Dramatic increases in vaping marijuana, nicotine among US college students, young adults
Vaping marijuana and vaping nicotine have increased dramatically among 19-to-22-year-olds, with both more than doubling between 2017 and 2019, according to the University of Michigan’s annual U.S. national Monitoring the Future Panel Study.
In addition, use of marijuana in any form in 2019 among young adults was at or near the highest levels seen over the past four decades.
Between 2017 and 2019, the percentage of 19-to-22-year-olds who vaped marijuana at least once in the past 30 days (30-day prevalence) increased from 5% to 14% among full-time college students and from 8% to 17% among those not in college. Similarly, between 2017 and 2019, the 30-day prevalence of vaping nicotine increased from 6% to 22% among college students and from 8% to 18% among 19-to-22-year-olds not in college.
This doubling to tripling of prevalence of vaping marijuana and vaping nicotine over just two years are among the largest increases in MTF history for any substance since the study began over 40 years ago
“This doubling to tripling of prevalence of vaping marijuana and vaping nicotine over just two years are among the largest increases in MTF history for any substance since the study began over 40 years ago,” said John Schulenberg, principal investigator of the Monitoring the Future Panel Study.
“This is a worrisome trend given the health risks associated with vaping, including an increased risk of COVID-19 and the addictive properties of nicotine. For decades, we saw consistent drops in nicotine use in the form of cigarette smoking among young adults, especially college students. And now, with this rapid increase in vaping across a few short years, over one-in-five 19-to-22-year-olds currently vapes nicotine.”
Another main finding from this annual national study is the continued high levels of marijuana use among college students and youth not in college; annual prevalence for both groups was 43% in 2019, the highest it has been since the early 1980s. Using marijuana on a daily or near-daily basis has also been increasing, reaching 6% among college students and 15% among youth not in college in 2019, both percentages at or near historic highs over the past four decades.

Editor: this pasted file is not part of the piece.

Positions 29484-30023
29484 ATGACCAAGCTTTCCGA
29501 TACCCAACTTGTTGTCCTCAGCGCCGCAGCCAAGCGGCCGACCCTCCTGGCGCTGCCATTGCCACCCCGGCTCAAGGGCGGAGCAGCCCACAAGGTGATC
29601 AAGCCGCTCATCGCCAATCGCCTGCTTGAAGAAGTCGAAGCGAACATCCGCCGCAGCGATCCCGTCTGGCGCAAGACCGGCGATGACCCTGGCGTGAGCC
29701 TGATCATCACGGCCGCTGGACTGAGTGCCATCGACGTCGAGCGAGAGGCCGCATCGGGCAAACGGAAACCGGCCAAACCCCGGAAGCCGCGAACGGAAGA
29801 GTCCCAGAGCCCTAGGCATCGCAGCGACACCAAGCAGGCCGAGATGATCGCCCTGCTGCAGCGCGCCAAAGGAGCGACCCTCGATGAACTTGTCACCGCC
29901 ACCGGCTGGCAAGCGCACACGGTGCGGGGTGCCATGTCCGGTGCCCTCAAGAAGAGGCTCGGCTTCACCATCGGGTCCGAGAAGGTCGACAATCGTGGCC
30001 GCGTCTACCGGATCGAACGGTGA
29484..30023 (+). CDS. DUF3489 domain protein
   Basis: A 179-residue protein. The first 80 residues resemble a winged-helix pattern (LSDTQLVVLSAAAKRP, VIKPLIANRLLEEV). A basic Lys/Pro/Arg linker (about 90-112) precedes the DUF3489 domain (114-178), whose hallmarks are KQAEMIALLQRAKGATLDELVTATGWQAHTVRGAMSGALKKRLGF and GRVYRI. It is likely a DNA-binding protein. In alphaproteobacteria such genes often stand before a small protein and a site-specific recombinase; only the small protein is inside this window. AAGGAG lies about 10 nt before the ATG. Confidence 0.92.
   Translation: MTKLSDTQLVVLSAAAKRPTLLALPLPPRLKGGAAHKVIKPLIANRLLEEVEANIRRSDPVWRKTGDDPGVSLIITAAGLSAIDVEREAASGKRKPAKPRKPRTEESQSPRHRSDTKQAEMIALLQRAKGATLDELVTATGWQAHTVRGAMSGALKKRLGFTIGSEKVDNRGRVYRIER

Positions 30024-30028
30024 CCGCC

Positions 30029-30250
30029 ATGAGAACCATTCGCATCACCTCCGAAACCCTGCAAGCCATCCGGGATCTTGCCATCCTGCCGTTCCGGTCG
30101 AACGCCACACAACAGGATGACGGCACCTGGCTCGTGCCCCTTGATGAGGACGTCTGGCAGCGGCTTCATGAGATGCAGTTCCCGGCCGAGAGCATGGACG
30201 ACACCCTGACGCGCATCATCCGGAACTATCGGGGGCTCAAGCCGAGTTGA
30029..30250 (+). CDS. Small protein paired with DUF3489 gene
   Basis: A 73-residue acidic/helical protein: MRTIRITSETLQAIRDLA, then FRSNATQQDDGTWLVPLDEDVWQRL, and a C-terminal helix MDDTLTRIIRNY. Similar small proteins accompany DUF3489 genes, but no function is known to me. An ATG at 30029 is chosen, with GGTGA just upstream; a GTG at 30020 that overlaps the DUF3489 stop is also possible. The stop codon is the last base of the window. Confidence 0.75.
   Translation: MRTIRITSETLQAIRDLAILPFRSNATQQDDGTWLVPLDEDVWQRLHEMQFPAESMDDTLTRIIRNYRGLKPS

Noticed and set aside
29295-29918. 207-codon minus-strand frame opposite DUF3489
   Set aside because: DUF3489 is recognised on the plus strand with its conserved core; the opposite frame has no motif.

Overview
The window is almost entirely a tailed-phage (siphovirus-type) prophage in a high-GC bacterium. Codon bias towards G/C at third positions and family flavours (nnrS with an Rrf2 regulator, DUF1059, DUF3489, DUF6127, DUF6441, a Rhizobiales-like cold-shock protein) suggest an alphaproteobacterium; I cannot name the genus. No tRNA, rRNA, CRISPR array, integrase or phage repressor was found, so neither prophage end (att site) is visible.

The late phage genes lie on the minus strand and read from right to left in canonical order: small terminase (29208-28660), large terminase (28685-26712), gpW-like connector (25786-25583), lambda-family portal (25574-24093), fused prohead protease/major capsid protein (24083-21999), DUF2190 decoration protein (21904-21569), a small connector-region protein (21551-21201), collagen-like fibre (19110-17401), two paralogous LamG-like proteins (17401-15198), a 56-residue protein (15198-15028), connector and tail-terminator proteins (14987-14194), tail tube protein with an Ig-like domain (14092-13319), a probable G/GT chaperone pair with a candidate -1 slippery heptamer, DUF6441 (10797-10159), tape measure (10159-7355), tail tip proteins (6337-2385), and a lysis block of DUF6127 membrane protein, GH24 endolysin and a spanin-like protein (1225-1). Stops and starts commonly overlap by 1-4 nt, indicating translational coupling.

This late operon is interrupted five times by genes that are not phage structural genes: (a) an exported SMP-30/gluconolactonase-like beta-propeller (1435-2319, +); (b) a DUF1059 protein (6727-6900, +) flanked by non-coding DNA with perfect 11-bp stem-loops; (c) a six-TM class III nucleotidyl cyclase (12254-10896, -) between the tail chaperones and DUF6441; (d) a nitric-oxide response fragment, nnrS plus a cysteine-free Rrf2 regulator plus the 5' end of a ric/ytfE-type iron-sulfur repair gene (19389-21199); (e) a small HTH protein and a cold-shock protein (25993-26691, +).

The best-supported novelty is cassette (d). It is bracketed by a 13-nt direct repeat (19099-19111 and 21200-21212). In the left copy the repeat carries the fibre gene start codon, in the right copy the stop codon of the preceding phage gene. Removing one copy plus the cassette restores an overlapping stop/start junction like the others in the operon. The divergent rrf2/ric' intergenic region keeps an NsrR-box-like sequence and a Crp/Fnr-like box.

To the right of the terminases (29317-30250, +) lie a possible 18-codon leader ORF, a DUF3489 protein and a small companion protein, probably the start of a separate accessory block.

“Daily marijuana use is a clear health risk,” Schulenberg said. “The brain is still growing in the early 20s, and as the surgeon general recently reported, the scientific evidence indicates that heavy marijuana use can be detrimental to cognitive functioning and mental health.
“As of 2019, over one-in-seven young adults aged 19-22 who are not in college used marijuana on a daily or near-daily basis. For them, getting a foothold on the roles and responsibilities of adulthood may be all the more difficult. As for college students who are daily or near-daily marijuana users, we know from our research and that of others that heavy marijuana use is associated with poor academic performance and dropping out of college.”
There likely are multiple reasons for the continuing increases in marijuana use among young adults, according to the researchers. One possible reason is the ongoing decline in perceptions of risk of harm from regular marijuana use. In 2019, 24% of those aged 19-22 perceived regular use of marijuana as carrying great risk of harm, among the lowest levels since 1980 when tracking of this age group began.
“Perceptions of great risk peaked at 75% in 1991, when marijuana use among college and noncollege youth was at historic lows,” said Lloyd Johnston, the original principal investigator of the Monitoring the Future study. “We have consistently seen this inverse relationship between perceptions of risks of harm and actual use, with changes in perceptions of risk typically preceding changes in use.”